The Rutterkin (from Mordenkainen's Tome of Foes, pg. 136) has the following attack:

Bite. Melee Weapon Attack: + 4 to hit, reach 5 ft., one target. Hit: 12 (3d6 + 2) piercing damage. If the target is a creature, it must succeed on a DC 13 Constitution saving throw against disease or become poisoned. At the end of each long rest, the poisoned target can repeat the saving throw, ending the effect on itself on a success. If the target is reduced to 0 hit points while poisoned in this way, it dies and instantly transforms into a living abyssal wretch. The transformation of the body can be undone only by a wish spell.

(Bold emphasis mine)

A level 3 Paladin has the Divine Health class feature (PHB, pg. 85):

By 3rd level, the divine magic flowing through you makes you immune to disease.

Recently, our party's level 3 Paladin got bitten by a Rutterkin and failed the Constitution saving throw. The DM has ruled that he is now poisoned (although hasn't told the player yet). The player (correctly) suspected that it might be something disease related, but the DM says it still counts (he has explained to me privately that it's because it gives the poisoned condition, not a disease).

Would a Paladin with Divine Health be able to automatically succeed the saving throw against a rutterkin's bite?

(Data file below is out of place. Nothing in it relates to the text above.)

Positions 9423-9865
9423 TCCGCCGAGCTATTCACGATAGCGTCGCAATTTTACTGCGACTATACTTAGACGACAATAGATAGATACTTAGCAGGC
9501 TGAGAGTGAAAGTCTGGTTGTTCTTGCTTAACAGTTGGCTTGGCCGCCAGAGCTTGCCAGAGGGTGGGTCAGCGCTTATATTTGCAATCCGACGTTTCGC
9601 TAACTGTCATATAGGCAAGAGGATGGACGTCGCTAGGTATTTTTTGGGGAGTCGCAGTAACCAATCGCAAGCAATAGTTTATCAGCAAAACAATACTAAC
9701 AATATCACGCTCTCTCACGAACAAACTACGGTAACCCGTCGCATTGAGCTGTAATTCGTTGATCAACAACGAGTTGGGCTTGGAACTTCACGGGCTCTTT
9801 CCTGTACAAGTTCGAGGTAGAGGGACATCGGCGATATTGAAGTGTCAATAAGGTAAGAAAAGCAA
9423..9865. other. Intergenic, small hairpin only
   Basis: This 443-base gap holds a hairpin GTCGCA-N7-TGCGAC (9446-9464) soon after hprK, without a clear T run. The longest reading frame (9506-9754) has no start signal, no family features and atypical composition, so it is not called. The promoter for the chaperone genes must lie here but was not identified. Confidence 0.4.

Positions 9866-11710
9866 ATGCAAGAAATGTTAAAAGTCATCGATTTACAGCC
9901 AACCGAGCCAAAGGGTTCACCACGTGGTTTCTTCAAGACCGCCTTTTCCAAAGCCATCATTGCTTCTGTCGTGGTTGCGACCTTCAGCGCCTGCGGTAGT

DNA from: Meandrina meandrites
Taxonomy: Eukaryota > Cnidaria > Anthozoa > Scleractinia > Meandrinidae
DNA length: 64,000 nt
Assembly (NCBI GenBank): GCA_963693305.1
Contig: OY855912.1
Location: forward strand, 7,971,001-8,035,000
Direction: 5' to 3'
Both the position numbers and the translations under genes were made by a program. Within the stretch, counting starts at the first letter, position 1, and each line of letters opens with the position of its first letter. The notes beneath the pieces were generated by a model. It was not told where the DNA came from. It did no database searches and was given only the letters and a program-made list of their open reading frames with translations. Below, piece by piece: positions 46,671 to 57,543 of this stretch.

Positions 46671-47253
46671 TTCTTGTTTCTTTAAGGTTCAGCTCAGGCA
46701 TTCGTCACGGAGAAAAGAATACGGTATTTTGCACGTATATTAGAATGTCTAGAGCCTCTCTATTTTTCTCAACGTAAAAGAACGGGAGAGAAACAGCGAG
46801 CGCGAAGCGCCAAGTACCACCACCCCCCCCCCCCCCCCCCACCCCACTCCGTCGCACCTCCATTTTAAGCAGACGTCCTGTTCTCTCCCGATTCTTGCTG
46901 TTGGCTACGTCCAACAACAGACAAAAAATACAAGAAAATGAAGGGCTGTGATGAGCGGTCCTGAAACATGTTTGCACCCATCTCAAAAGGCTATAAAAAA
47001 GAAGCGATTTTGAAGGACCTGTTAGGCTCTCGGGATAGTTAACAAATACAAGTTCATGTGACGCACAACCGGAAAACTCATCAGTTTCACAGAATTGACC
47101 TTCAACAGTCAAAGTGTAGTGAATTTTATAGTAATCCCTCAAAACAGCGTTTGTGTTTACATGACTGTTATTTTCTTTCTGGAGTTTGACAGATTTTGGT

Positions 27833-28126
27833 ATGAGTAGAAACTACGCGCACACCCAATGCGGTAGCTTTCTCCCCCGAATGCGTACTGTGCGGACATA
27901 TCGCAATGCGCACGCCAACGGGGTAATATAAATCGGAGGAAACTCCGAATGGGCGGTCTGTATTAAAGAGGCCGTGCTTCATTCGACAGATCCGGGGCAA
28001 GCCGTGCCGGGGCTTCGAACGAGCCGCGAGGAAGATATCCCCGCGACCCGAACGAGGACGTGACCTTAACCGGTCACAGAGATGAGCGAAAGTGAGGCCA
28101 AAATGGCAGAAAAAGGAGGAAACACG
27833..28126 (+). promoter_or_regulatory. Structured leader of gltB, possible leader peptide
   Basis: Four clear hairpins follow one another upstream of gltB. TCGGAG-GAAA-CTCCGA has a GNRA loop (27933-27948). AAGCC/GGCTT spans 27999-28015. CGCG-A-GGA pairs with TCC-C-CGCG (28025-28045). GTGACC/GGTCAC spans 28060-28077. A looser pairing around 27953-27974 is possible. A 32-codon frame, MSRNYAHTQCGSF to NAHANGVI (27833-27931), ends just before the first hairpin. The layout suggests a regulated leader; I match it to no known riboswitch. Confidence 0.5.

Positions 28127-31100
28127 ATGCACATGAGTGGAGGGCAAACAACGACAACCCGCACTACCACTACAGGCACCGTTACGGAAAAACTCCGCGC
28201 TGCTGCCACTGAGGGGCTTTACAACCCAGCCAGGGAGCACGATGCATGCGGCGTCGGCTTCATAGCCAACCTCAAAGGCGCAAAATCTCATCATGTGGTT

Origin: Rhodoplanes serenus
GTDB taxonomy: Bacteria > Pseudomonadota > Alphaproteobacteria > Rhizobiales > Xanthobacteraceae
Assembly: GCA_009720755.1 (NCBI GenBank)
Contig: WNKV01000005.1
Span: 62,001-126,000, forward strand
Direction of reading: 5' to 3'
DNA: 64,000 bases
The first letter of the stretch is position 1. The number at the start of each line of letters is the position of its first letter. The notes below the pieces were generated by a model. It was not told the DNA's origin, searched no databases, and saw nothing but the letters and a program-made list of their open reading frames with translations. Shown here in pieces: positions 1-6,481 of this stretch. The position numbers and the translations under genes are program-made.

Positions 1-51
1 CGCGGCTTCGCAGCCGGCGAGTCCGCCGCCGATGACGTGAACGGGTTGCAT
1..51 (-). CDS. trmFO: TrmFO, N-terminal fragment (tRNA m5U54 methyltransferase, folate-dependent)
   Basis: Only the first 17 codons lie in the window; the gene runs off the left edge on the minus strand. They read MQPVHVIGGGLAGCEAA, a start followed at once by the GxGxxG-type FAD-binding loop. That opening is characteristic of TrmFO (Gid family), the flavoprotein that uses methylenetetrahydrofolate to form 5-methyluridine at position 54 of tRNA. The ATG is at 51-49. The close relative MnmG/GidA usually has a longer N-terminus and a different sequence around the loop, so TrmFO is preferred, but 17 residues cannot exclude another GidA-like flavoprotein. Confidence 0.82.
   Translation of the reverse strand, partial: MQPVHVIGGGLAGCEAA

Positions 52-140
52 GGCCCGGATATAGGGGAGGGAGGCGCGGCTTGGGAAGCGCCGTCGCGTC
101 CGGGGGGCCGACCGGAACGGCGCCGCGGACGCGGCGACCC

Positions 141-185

On the one hand, the saving throw is "against disease", but as my DM points out, the effect is gives is the poisoned condition rather than a disease specifically. Which interpretation is correct?


2 Answers 2


The Paladin is immune

The fact that the saving throw is specifically against disease, and that Paladins are immune to disease means they should not have to make a save against this effect, regardless of what condition it applies on failure.

I suspect that the 'poisoned' condition is a way of representing the penalty of being diseased since there isn't a separate 'diseased' condition, although this is 'designer intent' territory. (It would also mean that a character immune to the 'poisoned' condition would also not be affected regardless of their save - technically they may have the disease but are just immune to its effects).

  • 2
    \$\begingroup\$ Have the disease but immune to the condition? Sounds like a typhoid mary running around! \$\endgroup\$
    – Michael W.
    Aug 17, 2018 at 19:54

It cannot poison the paladin.

A disease, mechanically, is not a condition. It itself can impose conditions to PCs or provide other effects. The paladin is immune to disease and hence immune to its conditions and effects that he would otherwise suffer from (in this case being poisoned and turning into an abyssal wretch).

If a character was immune to being poisoned (instead of being immune to disease), it would also be fine (since that is the main effect of the disease).


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